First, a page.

Having thoroughly enjoyed our blitz through the woods, we arrived at the prestigious Victoria Falls Hotel. Built in 1904, the hotel overlooks the roaring falls and is rich in colonial history. No wonder it carries an air of old England about it. Just a kilometre or two from the hotel is the Zambian border control post and one of the highest road bridges in the world.

We crossed it to get into Zambia to reach our dinner venue, and then back again with the full passport stamping rigmarole, albeit on a stunning steam train built in 1922 – harking back to the days of luxury rail travel. Our train ride took us into the adjacent Big Five National Park. I was ecstatic to be allowed into the engine room and then permitted to pull the steam horn like a crazed eight-year-old.

It’s always sad to see a trip come to an end – especially such a short and sweet one – but after having visited the falls one last time, and before flying back home from Victoria Falls Airport, we headed off on some more gravel through tiny Zimbabwean villages and subsistence farms. With the adoption of the rapidly devaluing Zim Dollar as official currency, the people are really struggling as businesses shut down due to the value of their currency being uncertain. Many businesses still only accept Rand or USD, despite it now being illegal to do so.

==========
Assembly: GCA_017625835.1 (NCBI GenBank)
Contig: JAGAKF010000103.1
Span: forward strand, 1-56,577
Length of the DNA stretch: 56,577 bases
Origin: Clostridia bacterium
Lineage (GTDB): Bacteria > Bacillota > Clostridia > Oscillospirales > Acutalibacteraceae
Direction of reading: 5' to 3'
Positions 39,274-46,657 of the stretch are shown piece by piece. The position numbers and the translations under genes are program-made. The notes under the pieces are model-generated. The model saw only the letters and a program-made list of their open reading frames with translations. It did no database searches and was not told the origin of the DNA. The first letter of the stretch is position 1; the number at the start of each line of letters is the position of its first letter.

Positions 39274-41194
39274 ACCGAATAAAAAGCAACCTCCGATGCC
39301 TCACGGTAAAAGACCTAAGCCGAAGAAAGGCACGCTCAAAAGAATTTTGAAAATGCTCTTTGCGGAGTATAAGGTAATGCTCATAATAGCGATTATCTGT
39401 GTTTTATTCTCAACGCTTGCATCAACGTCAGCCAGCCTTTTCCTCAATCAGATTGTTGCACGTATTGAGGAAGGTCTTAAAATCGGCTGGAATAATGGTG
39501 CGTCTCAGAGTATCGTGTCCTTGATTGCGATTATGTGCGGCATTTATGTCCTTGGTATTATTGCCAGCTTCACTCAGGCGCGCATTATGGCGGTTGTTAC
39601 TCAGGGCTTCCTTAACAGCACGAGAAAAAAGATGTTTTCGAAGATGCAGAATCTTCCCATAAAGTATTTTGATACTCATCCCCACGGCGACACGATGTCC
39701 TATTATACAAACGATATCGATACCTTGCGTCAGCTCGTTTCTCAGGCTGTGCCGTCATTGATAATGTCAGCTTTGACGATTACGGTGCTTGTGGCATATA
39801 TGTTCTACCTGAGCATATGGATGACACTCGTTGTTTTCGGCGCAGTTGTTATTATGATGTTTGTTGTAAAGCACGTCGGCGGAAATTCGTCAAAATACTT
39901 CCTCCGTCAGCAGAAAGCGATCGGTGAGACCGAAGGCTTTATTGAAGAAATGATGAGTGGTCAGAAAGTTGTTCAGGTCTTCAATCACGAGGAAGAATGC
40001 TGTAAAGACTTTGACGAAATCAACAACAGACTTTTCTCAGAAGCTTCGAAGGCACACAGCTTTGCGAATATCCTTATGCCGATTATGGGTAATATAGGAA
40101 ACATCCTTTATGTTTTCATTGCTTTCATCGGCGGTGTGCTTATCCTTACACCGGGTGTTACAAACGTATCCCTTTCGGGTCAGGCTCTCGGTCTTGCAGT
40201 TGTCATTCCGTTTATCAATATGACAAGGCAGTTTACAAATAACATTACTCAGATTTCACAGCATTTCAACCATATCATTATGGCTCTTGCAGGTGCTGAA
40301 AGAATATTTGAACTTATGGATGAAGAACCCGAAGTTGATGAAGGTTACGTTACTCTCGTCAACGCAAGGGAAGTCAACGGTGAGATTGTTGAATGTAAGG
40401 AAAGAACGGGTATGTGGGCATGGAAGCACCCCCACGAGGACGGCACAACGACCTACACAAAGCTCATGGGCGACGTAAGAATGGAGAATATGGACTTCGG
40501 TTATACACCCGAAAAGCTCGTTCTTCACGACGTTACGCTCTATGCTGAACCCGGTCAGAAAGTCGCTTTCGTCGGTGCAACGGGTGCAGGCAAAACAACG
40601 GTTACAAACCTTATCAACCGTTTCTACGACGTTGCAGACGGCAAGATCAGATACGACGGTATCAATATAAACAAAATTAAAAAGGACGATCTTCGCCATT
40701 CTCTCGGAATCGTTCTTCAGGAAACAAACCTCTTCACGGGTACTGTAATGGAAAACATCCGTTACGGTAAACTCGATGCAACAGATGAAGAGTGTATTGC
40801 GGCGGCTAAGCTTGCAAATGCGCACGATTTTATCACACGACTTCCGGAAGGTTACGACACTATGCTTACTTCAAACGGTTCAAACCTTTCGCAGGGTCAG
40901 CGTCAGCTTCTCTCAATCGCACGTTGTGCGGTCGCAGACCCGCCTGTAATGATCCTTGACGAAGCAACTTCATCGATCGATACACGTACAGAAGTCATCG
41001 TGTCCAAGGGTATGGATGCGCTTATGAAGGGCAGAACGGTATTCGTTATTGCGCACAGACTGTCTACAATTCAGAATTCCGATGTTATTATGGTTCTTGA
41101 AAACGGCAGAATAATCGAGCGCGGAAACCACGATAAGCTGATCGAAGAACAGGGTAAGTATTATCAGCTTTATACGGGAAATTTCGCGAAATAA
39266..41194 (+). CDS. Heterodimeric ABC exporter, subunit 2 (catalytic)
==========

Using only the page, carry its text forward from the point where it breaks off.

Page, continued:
Our trip proved that, despite being around for 50 years, the Hilux is still a force to be reckoned with. Its progress has been evolutionary rather than revolutionary, but it remains the top dog – a Legendary achievement. We will be conducting a more in-depth test of the GR Sport as it becomes available.




2.8 GD-6 4×4 Legend 50 6-speed manual: R537 700

2.8 GD-6 4×4 Legend 50 6-speed automatic: R557 700


2.8 GD-6 4×4 Legend 50 6-speed manual: R578 800

2.8 GD-6 4×4 Legend 50 6-speed automatic: R598 200


2.8 GD-6 4×4 Legend 50 6-speed manual: R647 600

2.8 GD-6 4×4 Legend 50 6-speed automatic: R668 800

4.0 V6 4×4 Legend 50 6-speed automatic: R712 100

GR SPORT – Only one model

 2.8 GD-6 4×4 GR Sport 6AT double-cab: R707 400